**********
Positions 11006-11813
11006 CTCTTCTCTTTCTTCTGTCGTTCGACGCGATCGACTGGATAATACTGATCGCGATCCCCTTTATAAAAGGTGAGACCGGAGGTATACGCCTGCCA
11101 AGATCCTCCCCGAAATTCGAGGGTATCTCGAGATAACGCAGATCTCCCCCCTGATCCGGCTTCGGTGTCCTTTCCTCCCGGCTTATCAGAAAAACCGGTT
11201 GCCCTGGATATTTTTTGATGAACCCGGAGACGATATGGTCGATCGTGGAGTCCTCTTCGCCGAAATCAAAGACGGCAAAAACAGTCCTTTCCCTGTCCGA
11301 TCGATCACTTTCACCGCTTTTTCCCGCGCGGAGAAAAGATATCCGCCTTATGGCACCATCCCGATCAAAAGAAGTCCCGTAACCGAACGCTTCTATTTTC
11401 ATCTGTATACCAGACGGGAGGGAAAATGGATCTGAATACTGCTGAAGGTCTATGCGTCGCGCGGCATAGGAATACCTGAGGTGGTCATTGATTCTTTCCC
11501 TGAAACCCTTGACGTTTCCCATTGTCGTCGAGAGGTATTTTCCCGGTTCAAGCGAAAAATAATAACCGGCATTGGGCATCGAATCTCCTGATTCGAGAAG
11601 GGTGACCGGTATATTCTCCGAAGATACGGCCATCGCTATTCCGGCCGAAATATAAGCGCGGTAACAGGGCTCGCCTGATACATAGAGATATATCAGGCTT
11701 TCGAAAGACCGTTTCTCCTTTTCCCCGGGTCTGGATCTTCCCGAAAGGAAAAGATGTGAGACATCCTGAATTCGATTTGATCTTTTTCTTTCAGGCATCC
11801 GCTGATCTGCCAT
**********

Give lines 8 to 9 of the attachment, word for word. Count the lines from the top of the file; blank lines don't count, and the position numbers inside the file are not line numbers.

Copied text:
11601 GGTGACCGGTATATTCTCCGAAGATACGGCCATCGCTATTCCGGCCGAAATATAAGCGCGGTAACAGGGCTCGCCTGATACATAGAGATATATCAGGCTT
11701 TCGAAAGACCGTTTCTCCTTTTCCCCGGGTCTGGATCTTCCCGAAAGGAAAAGATGTGAGACATCCTGAATTCGATTTGATCTTTTTCTTTCAGGCATCC